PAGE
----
Breakfast Berry Pie (gluten free!)

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For some reason last week I ended up eating a lot of pie. Monday I went to a movie with a friend and we followed it up with a delicious slice of pie at Pie Bar (the Ballard Bumble Berry Crumble is amazing!). Wednesday evening Sam and I took a mini vacation to Whidbey Island and ended our evening with a shared (and equally scrumptious) berry tart (basically an individual pie) at Christopher’s. Then the next day we stopped at Whidbey Pies for lunch and though we started with a savory pie for lunch, we also ended it, of course, with a slice of dessert pie. Continue reading

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Cooking for the Week Ahead

It has been too long. I am still here. I am still eating. I am still cooking. I am still writing.

Life has been busy and different. I no longer come home in the afternoons after work to shop and cook dinner. (In fact I now work almost 8 hours more per week than I used to!) Instead I try and spend Sunday evenings stocking up on foods to pack for lunch and dinner for the week ahead. With my new schedule I get home from work just in time to kiss my wonderful husband, heat up some leftovers, and thank my past self for making them. During the work day, instead of staying on my toes pulling pans in and out of the oven and serving hungry children, I’m on my (mental) toes keeping parents happy, making sure their kids get the care they need. It’s a different life. When I can I go for runs around this beautiful lake.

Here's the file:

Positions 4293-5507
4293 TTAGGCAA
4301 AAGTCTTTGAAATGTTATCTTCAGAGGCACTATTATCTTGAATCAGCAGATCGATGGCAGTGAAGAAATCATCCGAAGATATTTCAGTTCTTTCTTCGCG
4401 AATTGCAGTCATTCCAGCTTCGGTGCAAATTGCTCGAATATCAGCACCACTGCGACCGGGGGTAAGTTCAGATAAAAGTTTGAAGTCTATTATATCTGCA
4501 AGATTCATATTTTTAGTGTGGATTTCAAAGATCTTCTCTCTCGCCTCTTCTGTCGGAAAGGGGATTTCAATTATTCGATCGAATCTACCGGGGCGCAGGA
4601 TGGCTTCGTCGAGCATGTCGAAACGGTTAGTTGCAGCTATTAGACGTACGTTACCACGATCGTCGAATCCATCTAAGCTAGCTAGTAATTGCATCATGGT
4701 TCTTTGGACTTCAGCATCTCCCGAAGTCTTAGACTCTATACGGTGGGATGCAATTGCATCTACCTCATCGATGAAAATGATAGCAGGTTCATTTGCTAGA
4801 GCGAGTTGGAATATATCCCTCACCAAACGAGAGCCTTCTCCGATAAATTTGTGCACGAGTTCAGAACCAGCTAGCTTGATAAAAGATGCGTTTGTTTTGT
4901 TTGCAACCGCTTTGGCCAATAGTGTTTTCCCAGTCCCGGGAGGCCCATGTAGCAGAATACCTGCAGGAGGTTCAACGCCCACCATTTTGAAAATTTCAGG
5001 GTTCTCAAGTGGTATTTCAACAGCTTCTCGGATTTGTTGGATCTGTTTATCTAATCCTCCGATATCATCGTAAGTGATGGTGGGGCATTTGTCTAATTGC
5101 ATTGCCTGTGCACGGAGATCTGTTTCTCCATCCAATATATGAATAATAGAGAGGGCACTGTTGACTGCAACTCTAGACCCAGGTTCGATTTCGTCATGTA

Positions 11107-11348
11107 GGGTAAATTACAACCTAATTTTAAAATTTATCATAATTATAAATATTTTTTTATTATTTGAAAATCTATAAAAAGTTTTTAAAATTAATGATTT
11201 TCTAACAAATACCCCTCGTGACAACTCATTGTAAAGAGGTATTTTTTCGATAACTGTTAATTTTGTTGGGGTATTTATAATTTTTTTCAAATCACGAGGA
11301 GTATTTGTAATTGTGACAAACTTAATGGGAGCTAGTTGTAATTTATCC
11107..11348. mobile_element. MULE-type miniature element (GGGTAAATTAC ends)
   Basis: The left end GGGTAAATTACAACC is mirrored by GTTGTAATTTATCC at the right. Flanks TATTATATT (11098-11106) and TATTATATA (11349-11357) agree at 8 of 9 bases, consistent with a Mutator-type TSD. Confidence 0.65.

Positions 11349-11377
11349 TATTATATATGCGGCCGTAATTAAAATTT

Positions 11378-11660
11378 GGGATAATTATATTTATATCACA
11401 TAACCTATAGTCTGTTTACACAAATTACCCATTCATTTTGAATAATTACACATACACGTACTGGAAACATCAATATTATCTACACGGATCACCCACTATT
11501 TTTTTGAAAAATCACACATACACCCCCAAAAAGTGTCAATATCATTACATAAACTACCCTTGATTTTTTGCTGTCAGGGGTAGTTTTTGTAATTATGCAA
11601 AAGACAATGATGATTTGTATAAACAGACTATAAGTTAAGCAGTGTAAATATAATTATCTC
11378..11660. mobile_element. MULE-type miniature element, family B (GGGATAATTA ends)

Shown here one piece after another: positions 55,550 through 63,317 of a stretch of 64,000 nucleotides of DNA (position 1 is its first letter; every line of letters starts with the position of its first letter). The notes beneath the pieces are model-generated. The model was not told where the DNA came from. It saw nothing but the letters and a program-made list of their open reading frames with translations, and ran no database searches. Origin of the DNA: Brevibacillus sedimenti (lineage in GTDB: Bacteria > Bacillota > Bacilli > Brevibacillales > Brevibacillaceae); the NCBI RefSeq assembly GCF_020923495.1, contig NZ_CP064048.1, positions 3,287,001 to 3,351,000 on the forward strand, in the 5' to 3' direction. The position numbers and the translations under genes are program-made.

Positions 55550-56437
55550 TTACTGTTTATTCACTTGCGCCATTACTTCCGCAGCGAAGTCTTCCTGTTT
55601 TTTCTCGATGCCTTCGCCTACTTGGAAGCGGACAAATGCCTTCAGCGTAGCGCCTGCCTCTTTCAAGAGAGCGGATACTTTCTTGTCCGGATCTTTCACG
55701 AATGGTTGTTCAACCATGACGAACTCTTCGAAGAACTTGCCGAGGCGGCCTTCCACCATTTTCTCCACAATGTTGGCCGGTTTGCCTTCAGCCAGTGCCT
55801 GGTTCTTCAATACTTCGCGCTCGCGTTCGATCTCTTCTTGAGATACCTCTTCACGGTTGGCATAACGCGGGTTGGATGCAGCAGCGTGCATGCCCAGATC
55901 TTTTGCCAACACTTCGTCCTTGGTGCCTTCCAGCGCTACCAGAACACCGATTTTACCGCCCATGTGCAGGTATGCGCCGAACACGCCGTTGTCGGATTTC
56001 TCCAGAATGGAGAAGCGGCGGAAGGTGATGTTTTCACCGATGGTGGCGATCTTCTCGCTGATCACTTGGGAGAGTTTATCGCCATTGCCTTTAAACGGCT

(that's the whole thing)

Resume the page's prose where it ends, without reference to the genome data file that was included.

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So how I do plan around my new and busier schedule? I try to make foods that will travel and keep well and feed me with comfort and keep me full until the next snack. These blueberry walnut muffins were made as a challenge to myself while one of my friends was avoiding processed sugar. They contain a little bit of honey, plus whole wheat flour, oats, walnuts, and of course blueberries! The oats and nuts make them more filling, add great contrasting textures, and are also quite tasty!

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I know some of your are scoffing the the mention of whole wheat flour in a muffin, but trust me – these were well-received after our long and muddy hike!